For some time now, I’ve felt there’s an uncomfortable fact lurking in the corners of fandom that no one has yet brought out into open discussion, and I’ve decided it’s time we face its probably unpopular reality. I’m sorry to have to break the news to you if you’ve so far lived in blissful ignorance, but here it is: almost all, if not every one, of Princess Leia’s hairstyles are impossible to pull off in real life.
I know it’s hard to process. Perhaps you’re a young man who persists in the hope you may one day meet a nice lady proficient in foreign galactic braiding techniques. Perhaps you’re a grown woman with fond memories of bobby-pinning rolls of hair to the side of your head and a secret conviction it looked awesome. But, alas, it’s time we embrace the truth. It just doesn’t work, and I’m going to explain exactly why.
I think that perhaps what Douglas was was probably something we don’t even have a word for yet. A Futurologist, or an Explainer, or something. That one day they’ll realise that the most important job out there is for someone who can explain the world to itself in ways that the world won’t forget. Who can dramatise the plight of endangered species as easily (or at least, as astonishingly well, for nothing Douglas did was ever exactly easy) as he can explain to an analog race what it means to find yourself going digital. Someone whose dreams and ideas, practical or impractical, are always the size of a planet, and who is going to keep going forward, and taking the rest of us with him.
The 25-Annual 24-Hour Ohio SciFi Marathon is set and ready to go for 19-20 April at the Drexel in Bexley. You can get the schedule at their site, plus the intriguing news that The Day the Earth Stood Still star (and The Fountainhead and other classic films), Patricia Neal, will be attending.
I am posting this link to a recent Reason item about pop-culture religions such as the Jedi purely and solely because I want to have the phrase "a spiritual practice centered around Fred Mertz, Ethel's husband on I Love Lucy" somewhere in my blog. There. Now I'm happy.
io9, the new science fiction and futurism blog from Gawker Media, is live today. My first light perusal looks promising. Editor Annalee Newitz has an established talent for writing about technology in human terms, and I'm looking forward to seeing how that perspective plays out in blog form. I'll admit I read a vast majority of Gawker Media's blog network (although almost always with many large grains of salt) - but maybe this blog will end up being the one I can enjoy with a clear conscience.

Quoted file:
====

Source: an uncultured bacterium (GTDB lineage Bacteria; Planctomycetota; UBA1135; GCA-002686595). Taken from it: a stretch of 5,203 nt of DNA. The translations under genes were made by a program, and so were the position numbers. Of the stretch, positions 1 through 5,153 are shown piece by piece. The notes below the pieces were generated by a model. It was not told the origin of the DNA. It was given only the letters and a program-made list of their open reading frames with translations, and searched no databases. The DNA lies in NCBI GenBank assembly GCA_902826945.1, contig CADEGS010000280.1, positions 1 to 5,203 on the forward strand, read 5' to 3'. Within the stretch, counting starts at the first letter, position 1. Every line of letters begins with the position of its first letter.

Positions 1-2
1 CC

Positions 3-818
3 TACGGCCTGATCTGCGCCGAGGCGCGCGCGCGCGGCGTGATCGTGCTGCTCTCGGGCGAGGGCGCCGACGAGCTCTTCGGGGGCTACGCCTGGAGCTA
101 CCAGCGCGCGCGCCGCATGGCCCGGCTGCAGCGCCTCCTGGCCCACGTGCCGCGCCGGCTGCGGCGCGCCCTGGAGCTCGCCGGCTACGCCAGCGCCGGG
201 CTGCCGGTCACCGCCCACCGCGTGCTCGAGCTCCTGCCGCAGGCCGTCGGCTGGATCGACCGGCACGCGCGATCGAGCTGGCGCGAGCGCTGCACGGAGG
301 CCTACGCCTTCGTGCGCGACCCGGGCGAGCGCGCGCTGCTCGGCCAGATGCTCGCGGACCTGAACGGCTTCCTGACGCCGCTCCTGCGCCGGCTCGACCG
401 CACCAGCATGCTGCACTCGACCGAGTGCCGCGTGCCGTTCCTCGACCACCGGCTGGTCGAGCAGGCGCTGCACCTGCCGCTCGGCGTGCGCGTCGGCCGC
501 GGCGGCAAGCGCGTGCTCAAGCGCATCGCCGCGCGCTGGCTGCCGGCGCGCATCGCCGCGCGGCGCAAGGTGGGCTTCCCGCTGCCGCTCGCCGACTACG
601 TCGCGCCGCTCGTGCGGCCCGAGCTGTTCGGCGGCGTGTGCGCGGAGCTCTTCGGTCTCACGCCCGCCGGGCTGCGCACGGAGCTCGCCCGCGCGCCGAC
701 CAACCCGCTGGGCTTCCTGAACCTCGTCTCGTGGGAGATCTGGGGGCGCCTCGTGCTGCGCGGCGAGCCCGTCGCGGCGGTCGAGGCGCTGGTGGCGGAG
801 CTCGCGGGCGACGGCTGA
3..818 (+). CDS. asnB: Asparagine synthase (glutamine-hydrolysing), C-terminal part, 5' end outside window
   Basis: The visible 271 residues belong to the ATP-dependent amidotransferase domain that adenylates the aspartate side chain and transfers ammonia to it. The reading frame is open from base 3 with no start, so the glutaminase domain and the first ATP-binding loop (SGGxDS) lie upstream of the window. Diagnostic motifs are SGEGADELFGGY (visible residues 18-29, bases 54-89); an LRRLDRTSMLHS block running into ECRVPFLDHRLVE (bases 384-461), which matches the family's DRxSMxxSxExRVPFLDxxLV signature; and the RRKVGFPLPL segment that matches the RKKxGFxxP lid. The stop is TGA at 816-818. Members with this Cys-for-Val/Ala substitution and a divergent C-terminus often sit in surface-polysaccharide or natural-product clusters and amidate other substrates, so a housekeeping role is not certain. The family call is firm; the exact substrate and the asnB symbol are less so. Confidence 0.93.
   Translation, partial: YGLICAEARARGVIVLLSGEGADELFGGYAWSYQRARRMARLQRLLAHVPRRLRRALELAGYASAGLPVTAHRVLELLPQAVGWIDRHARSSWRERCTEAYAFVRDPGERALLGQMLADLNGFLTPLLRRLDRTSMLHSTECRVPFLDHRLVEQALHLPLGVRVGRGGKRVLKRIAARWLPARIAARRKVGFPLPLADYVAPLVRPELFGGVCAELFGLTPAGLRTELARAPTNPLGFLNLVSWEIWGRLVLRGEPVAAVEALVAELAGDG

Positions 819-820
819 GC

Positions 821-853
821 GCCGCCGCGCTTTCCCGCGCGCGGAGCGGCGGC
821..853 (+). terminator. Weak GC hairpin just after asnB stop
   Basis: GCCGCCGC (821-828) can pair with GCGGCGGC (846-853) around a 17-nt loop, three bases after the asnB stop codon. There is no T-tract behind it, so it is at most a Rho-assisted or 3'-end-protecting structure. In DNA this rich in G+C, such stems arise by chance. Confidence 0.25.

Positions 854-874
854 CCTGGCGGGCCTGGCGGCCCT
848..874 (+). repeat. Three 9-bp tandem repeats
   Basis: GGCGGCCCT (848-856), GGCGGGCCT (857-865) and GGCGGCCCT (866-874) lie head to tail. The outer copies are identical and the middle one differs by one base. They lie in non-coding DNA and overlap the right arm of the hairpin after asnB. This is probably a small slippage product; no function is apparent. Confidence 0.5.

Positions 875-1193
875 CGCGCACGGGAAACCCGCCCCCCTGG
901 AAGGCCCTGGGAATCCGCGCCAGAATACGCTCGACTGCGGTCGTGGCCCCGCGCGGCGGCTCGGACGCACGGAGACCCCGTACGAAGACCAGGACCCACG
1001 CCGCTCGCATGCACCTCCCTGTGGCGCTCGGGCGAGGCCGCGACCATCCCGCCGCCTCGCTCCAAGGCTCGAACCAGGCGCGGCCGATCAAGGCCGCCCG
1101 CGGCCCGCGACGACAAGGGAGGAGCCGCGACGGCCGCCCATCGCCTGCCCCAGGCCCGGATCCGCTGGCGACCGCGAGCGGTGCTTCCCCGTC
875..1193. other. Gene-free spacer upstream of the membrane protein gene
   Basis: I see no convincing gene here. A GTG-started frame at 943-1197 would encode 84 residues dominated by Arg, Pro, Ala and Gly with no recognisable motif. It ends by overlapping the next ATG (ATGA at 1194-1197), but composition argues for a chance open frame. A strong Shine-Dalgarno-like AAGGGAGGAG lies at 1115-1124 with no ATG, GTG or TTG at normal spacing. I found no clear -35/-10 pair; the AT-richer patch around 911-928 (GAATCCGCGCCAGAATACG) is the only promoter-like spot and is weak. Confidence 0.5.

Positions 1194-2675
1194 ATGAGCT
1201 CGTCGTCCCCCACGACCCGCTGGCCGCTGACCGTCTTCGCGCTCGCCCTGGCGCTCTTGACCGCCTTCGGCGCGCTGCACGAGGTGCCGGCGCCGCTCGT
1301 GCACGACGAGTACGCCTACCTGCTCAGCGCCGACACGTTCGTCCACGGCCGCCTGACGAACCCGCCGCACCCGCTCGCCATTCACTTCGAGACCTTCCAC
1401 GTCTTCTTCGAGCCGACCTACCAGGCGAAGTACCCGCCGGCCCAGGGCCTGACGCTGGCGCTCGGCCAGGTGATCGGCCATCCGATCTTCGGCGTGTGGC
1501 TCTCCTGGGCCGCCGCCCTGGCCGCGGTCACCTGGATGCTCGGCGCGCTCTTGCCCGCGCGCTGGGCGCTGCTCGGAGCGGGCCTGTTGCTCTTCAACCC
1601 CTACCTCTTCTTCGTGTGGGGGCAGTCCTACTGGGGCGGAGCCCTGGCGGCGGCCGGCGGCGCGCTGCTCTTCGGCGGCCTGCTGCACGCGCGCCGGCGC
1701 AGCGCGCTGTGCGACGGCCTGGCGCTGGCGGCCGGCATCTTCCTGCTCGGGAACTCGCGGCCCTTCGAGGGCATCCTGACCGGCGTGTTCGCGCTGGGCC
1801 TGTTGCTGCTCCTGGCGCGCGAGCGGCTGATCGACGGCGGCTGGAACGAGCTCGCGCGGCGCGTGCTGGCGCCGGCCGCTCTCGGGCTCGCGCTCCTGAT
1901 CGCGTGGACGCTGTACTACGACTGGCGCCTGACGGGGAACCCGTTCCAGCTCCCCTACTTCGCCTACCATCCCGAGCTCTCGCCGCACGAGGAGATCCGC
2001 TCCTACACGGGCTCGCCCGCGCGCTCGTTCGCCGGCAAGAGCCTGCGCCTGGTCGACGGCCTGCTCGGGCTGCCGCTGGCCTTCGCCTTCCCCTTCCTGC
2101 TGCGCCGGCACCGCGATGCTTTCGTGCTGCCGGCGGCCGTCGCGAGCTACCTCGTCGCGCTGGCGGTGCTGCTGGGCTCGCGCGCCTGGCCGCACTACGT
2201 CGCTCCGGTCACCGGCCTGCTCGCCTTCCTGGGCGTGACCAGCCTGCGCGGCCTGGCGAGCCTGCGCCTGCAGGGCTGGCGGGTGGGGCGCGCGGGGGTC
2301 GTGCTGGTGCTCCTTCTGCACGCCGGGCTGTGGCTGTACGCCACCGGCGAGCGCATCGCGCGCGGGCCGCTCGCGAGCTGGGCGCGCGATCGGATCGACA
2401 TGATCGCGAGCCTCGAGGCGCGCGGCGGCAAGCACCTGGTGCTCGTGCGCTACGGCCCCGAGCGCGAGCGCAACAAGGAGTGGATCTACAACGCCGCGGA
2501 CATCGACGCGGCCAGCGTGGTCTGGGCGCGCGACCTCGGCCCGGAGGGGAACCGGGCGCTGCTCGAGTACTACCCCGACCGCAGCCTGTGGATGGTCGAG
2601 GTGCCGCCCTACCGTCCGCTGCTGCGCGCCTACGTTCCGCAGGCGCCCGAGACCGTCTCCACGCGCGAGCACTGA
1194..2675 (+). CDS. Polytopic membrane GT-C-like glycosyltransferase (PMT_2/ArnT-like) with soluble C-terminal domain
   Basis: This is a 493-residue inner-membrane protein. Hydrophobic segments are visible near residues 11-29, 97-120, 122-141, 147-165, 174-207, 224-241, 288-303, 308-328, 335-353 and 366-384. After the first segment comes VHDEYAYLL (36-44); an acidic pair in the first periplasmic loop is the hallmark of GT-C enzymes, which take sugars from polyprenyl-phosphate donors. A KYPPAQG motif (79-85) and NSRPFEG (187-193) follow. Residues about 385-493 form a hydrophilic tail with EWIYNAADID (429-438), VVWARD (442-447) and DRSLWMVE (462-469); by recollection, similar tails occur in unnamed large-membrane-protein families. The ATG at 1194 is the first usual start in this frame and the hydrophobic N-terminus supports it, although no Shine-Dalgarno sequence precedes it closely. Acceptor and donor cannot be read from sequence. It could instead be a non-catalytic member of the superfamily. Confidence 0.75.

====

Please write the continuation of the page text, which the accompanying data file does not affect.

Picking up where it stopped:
As you may have noticed, on the sidebar of my site is a badge from Amnesty International's Irrepressible campaign, which fights censorship worldwide. With each refresh, it displays a new quote from a censored piece of writing. Most of them, expectedly, refer to severe crises of censorship and violation of human rights.
However, there's one quote that keeps popping up that has me mystified:
Star Trek fans are being offered a [sic] "once in a lifetime" opportunity to buy models, props and sets from the show
Who censored this? Why does Amnesty International have to take up the cause of oppressed Star Trek fans who possibly were once denied the opportunity to buy costly bits of memorabilia? I'm very confused.
Kottke raised a very important question Friday for geek parents: in which order will you show your child the Star Wars movies? I've actually considered this at great length already. There are a lot of movies, books, and music important to me that I look forward to introducing to my daughter as she grows older, but Star Wars requires a game plan. For example, I intend to show her the episodes in original release order. Not only because the "first" episodes are barely watchable in the first place, but because whatever draw they do have is entirely based on their connections to the originals. However, I'm not going to split hairs about original versions vs. remastered versions. Some of the additions are pretty cool, and, sadly, my own cassettes have been lost to time.
I will, though, take pains to explain that in the real Star Wars, Han shoots first.